In the second of our "After the riots" series, Jim Davis of the Children's Society reflects on the differing responses of young people... and adults.
A week ago, I was at this year's Greenbelt Festival in Cheltenham.
The Childrens Society was a partner at the festival and we were giving seminars, highlighting our campaign to support young runaways and promoting the Good Childhood Conversations. The seminars and presentations had been agreed months before and included a consultation session with young people about well being.
Our session was based on a series of activities around the theme of happiness and sense of place and neighbourhood. But given the recent riots and disturbance it seemed ridiculous not to ask young people what they thought about those events. So we added a graffiti wall to our list of activities and asked young people to say why they thought some young people took part in the riots.
The results were interesting. The comments of young people included the dismissive and angry: cos they are greedy, they are on benefits and want things for free, it seemed like fun to them.
But other comments were more reflective and considered: they see adults do these things and join in, with the cuts and everything some young people feel hopeless.
In many ways the comments made by young people are similar to those made by adults - they reflect a range of opinion and ideas, they are diverse and reveal a degree of confusion and uncertainty, as well as firmly held beliefs and ideas.
What struck me was not so much the views expressed by young people, but their eagerness to make their views known; to express their opinion and to emphasise the point that young people are as different and varied as adults.
The real contrast was when we took the graffiti wall out onto the festival site.
I wanted adults to see what young people had written and to add their comments and views. But they were not so eager. One or two did add their views, mostly because they had witnessed something and had been touched by the riots in some way. But standing with a large graffiti wall of young peoples comments did not attract attention in the crowds. One woman actually pulled her husband away telling him not to comment.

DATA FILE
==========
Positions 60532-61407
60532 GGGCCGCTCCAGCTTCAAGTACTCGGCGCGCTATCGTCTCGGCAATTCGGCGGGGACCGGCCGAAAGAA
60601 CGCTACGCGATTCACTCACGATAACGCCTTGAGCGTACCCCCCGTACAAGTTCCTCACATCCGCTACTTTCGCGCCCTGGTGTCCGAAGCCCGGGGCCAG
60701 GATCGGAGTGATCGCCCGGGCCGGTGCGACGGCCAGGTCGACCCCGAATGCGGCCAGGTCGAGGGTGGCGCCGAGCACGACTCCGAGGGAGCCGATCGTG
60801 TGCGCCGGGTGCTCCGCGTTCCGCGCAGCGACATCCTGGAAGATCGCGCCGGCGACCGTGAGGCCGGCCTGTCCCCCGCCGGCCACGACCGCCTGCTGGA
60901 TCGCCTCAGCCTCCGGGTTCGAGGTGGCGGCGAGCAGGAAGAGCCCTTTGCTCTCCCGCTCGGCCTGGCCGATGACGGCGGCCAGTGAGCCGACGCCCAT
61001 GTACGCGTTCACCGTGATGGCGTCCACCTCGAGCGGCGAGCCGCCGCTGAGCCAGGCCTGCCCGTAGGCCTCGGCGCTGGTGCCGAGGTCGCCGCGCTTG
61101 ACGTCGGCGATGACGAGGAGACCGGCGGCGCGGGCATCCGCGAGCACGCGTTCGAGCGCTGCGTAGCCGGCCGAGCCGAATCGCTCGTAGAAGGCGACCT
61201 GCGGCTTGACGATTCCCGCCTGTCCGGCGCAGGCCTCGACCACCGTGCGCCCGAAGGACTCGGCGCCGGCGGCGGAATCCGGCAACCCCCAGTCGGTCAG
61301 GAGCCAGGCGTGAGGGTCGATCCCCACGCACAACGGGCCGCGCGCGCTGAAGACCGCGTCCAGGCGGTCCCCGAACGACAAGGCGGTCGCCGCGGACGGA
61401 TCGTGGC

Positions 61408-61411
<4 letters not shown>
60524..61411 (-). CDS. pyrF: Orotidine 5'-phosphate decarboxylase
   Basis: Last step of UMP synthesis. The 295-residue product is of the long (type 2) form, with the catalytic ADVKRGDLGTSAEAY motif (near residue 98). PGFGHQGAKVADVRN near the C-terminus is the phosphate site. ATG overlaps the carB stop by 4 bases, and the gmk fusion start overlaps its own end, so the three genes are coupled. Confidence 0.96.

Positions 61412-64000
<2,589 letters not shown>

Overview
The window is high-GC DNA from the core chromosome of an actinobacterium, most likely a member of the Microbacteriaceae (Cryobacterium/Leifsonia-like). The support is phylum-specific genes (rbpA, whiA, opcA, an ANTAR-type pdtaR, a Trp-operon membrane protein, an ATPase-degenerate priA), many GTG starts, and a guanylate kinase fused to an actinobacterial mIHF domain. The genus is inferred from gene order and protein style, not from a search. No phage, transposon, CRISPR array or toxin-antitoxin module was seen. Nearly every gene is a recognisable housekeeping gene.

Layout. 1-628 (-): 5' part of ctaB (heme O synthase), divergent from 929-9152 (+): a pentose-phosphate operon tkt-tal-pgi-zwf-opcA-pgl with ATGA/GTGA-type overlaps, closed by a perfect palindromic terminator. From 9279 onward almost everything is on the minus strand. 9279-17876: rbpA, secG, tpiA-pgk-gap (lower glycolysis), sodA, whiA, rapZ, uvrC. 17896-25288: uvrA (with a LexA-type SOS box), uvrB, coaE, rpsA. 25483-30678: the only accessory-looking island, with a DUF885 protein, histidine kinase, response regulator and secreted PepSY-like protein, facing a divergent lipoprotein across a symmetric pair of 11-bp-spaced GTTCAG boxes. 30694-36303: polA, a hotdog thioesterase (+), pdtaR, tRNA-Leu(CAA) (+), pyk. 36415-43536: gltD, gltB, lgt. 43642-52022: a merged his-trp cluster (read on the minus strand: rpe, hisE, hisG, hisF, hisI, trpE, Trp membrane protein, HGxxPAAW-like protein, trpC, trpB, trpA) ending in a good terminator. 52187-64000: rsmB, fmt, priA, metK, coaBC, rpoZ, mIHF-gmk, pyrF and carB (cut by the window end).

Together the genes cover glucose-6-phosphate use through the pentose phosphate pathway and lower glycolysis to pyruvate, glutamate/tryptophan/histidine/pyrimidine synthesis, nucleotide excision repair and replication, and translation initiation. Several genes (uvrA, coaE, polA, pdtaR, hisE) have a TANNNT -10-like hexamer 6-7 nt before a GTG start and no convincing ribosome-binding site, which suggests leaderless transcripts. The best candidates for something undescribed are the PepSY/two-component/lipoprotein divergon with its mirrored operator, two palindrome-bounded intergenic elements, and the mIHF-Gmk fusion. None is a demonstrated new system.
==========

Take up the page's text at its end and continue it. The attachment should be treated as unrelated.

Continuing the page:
I took to standing by the queues by the food stands with captive audiences and invited people to read and comment. Their discomfort was palpable, the polite and embarrassed "hmms" and grunts an indication that a bacon sandwich was more on their minds.
Perhaps that is understandable. Unless we are directly affected by these troubles we might feel it is best just to keep out of the way, that other people better qualified should deal with it.
But young people dont have that option, they feel implicated, involved, judged, part of a generation that is failing to live up to expectations. They have to speak up, to comment, to have an opinion and present their ideas. But they also need a chance to speak out and to be heard. Through our Good Childhood Conversations we seek to give them that chance and to give adults the space to reflect.
It's not as though we are dealing with anything new. Our graffiti wall had a quote from the Greek philosopher, Plato, when he said all those years ago, What is happening to our youth? They riot in the street, they disrespect their elders. What is to become of them?
Good Childhood Advisor, Campaign for Childhood Division
The Childrens Society